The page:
Censorship is beautiful!
Medium: Green ink, Sewn threads, Fabric, printed papers
In this project I glued the A4 papers -with my laptop photos on them- on the fabrics and I started sewing some parts of the photos with different colorful threads. I used these threads to connect some parts of the images to each other, to add to them, to cover them, to exaggerate them and finally to censor some parts of taboos such as religious taboos (nudes, hair etc.) and political news about opposition in Iran by sewing Persian patterns on them.
During the process I wondered I can act as an Iranian Censorship department and start censoring my photos by sewing them according to my awareness about what is taboo and what is not, what is dangerous and what is not. In other words, I was preparing myself for an imaginary exhibition in Iran. I was making my pieces ready to get the permit to be shown in Iran but being critical in a tricky way; to criticize and to get the permit at the same time; to reveal and to conceal; to tell and not to tell; to talk in between the words.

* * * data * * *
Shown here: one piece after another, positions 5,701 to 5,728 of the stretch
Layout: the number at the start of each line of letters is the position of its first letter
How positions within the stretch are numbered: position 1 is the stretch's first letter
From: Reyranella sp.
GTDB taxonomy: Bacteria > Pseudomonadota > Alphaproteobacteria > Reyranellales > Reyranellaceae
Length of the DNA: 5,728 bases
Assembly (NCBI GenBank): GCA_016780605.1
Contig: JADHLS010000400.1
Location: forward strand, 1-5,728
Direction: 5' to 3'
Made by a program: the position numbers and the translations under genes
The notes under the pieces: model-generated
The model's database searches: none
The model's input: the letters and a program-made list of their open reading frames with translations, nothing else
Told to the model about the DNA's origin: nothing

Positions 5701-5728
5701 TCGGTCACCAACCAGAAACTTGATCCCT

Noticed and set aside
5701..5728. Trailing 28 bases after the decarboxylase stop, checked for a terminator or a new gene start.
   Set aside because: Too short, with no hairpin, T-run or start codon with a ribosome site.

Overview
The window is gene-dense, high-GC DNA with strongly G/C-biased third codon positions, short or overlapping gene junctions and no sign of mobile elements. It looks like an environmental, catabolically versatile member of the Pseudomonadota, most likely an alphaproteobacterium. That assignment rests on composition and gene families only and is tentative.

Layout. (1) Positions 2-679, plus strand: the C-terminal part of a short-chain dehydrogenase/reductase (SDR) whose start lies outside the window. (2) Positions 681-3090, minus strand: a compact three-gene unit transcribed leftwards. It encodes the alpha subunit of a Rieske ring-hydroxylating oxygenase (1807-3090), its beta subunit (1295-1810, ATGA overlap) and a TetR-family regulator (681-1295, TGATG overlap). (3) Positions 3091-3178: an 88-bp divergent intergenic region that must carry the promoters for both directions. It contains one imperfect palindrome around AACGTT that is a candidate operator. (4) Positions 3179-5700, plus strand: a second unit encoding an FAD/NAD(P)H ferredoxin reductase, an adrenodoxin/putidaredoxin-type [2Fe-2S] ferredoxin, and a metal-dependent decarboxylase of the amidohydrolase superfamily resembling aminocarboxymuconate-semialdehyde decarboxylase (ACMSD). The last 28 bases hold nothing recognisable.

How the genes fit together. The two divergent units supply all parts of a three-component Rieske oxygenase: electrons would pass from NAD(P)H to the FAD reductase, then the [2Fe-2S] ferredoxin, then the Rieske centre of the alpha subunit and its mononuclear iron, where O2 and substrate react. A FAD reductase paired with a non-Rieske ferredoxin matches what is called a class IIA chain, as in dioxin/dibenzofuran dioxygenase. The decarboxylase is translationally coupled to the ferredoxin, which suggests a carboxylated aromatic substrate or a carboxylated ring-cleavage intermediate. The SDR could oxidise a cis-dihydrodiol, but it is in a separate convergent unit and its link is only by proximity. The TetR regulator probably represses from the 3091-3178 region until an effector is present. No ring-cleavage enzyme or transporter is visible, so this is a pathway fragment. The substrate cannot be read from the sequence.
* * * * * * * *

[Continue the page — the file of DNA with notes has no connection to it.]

Limited and filtered countries bring up critical minds that would criticize their limited context while living in the very same context.
These fabrics are various in sizes and they were shown in two different versions in the past.
First version was in my Solo exhibition in G60, Bildmuseet umeå in April 2011.
I decided to use Persian patterns well known on Iranian and Islamic architecture and also on Persian carpets.
Why these Persian patterns were created?
I believe because of Censorship and Taboos caused by religion and conventions. Symbols and Patterns replaced direct figurative arts. Artists in censorship-based societies have to create abstraction to stay creative and even critical.
I stuck all these pieces together and made 3 meters in 4 meters sheet out of it.
I sew a continuous Persian pattern on the marginal pieces with green threads (Symbol of Freedom for Iranians.). I also ask my foreign friend to cooperate on sewing these patterns; as if they put themselves in my shoes! The fabric has the function of a Persian carpet referring to my identity as an Iranian young identity but this time with far different obsessions compared with Persian conventions and traditions. This was an overlap of current situation in Iran and the Iranian fame for its traditional beautiful saturated patterns.
The second version was presented in a group show in bildmuseet in May 2011 and also in another group show in Galleri Andersson Sandström at the same month in Stockholm, Sweden.
In this version I hung the pieces separately from the ceiling with green yarns and I made an installation out of it with green yarns hung all over from the ceiling.